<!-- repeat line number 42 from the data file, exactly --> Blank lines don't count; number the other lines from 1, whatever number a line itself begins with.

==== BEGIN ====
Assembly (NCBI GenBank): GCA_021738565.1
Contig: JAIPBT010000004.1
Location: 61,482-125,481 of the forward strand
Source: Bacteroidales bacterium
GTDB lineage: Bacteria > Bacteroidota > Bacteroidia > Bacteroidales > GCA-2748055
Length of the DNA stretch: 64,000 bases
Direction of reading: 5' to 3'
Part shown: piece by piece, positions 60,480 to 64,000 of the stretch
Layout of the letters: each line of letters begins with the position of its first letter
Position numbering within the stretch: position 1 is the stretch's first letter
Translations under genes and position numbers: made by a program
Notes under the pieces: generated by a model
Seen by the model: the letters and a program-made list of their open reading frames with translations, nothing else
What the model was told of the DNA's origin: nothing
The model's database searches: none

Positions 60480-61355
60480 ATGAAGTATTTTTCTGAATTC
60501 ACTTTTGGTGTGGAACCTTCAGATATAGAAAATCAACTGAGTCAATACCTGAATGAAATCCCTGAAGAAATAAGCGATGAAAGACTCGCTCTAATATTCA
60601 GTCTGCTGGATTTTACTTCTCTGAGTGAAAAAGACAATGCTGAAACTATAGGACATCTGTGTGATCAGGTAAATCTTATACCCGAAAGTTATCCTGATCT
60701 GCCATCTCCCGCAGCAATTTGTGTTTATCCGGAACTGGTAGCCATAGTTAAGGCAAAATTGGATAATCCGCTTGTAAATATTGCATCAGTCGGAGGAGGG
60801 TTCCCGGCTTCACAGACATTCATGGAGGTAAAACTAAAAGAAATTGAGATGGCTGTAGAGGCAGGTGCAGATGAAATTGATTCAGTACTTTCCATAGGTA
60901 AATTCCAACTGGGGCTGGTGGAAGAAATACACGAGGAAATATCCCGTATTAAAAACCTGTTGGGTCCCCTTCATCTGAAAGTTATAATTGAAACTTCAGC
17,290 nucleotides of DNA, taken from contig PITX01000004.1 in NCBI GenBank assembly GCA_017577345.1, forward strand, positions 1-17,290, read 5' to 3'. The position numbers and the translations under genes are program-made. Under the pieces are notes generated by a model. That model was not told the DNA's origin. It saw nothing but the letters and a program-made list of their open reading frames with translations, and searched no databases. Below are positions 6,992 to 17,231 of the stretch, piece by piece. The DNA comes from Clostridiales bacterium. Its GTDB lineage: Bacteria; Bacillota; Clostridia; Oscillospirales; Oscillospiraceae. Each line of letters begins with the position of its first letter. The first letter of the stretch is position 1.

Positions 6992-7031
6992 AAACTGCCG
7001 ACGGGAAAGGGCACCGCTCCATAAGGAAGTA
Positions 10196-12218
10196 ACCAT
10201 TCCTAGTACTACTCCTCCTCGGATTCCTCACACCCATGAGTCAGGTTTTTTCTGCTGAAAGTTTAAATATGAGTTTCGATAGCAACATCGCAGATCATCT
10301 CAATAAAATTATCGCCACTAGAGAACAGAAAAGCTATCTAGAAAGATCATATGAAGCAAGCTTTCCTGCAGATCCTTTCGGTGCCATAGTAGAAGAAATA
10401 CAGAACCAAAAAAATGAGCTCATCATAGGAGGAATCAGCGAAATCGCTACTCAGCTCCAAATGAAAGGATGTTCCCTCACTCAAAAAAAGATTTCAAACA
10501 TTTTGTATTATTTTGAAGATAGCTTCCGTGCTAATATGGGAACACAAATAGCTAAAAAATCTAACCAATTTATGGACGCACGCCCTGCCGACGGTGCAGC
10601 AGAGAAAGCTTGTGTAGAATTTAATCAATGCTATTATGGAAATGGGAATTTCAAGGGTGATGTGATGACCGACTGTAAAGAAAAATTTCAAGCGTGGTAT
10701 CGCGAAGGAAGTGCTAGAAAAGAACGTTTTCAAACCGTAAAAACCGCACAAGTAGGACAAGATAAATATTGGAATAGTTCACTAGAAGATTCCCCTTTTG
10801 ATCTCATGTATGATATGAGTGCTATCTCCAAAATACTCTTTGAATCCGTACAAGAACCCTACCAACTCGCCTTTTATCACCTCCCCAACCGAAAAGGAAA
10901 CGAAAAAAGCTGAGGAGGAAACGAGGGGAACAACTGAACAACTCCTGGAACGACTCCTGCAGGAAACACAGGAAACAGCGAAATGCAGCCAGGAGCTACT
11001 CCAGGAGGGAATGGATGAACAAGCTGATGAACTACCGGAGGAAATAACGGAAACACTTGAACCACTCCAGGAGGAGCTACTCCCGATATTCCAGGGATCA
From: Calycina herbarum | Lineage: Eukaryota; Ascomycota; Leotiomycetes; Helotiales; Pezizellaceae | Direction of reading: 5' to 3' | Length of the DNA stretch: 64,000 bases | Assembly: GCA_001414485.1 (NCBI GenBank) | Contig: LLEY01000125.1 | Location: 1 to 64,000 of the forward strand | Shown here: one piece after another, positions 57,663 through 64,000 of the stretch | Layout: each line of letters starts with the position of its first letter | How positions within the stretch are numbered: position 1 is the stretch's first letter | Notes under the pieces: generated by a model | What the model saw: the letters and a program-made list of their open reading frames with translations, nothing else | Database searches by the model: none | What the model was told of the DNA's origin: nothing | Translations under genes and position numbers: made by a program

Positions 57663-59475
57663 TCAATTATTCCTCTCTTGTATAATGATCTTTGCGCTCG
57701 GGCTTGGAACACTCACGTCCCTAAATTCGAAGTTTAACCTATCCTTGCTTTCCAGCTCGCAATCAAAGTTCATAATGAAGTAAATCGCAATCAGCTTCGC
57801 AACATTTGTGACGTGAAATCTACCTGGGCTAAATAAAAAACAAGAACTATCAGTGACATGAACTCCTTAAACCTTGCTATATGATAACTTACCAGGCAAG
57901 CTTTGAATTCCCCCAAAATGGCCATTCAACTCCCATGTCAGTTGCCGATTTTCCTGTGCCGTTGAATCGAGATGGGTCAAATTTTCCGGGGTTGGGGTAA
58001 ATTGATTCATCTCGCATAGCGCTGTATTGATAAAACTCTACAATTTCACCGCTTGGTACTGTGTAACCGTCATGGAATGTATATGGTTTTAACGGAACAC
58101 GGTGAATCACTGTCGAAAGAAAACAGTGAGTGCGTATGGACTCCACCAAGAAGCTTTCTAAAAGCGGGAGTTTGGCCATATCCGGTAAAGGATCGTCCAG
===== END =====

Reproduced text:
57801 AACATTTGTGACGTGAAATCTACCTGGGCTAAATAAAAAACAAGAACTATCAGTGACATGAACTCCTTAAACCTTGCTATATGATAACTTACCAGGCAAG